The sisters aren't very close, and they're brought back together here for the first time in ages by their father's illness (and then death). Before they return to the family home Byatt devotes a chapter to introducing each in their current settings -- and presents a very different reminder of the past, in the form of naturalist Simon Moffitt, appearing on television from some Amazonian outback. He was a neighbour -- already snake-obsessed back then -- , and a friend to them both, though the exact nature of their relationships (and what so clearly went wrong) isn't addressed immediately.
       Returning to the family home the sisters are faced with one another again. Snow-bound, facing their father's death, ever-helpful Thor making most of the arrangements, the sisters are thrust, at least in part, back into their childhoods. Cassandra can no longer be quite so domineering, but they're both willing again to play at a 'Game' they had invented: an incredibly elaborate Brontësque fantasy world they had built for themselves beginning when they were aged seven and nine, governed by complicated rules of their own making.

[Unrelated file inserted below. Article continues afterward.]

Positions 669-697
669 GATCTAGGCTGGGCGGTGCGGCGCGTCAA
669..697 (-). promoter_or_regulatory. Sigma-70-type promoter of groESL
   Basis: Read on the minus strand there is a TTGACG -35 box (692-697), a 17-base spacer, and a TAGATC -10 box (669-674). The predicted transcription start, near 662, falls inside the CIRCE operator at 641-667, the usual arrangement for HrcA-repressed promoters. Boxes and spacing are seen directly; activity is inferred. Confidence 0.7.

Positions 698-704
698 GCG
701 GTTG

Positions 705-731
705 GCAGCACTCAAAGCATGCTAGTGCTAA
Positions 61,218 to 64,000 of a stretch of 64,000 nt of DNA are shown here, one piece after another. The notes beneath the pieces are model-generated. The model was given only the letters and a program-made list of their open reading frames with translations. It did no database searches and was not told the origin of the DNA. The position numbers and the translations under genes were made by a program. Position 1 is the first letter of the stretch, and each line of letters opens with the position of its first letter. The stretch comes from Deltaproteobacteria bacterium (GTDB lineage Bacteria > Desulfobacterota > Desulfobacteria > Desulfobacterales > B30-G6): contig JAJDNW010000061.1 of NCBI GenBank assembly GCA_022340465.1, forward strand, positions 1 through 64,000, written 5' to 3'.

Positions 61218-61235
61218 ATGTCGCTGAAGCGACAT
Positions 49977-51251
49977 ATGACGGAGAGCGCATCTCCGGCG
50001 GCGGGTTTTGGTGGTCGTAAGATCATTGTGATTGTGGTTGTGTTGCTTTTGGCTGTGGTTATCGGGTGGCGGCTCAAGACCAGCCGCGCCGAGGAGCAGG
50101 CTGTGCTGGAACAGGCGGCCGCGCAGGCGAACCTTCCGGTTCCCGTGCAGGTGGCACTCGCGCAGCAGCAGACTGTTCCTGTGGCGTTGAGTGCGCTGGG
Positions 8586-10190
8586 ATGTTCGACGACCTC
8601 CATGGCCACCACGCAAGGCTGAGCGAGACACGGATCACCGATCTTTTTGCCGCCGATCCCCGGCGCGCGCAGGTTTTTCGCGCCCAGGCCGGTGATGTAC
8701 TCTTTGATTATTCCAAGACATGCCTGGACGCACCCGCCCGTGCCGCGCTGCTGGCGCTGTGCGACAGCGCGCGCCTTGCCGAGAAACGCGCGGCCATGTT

Neither had entirely escaped the fantasy world -- Julia perhaps more obviously, as a writer of fictions, but in fact it is Cassandra who in many ways is even further removed from contemporary reality (ensconced as she is in the odd artificial university world of Oxford). They're aware of it, and of the disappointment that reality now offers them, Julia asking her sister:

Aren't you appalled that nothing we can do now can possibly measure up to the -- the sheer urgency, and beauty and importance of all -- all we imagined ?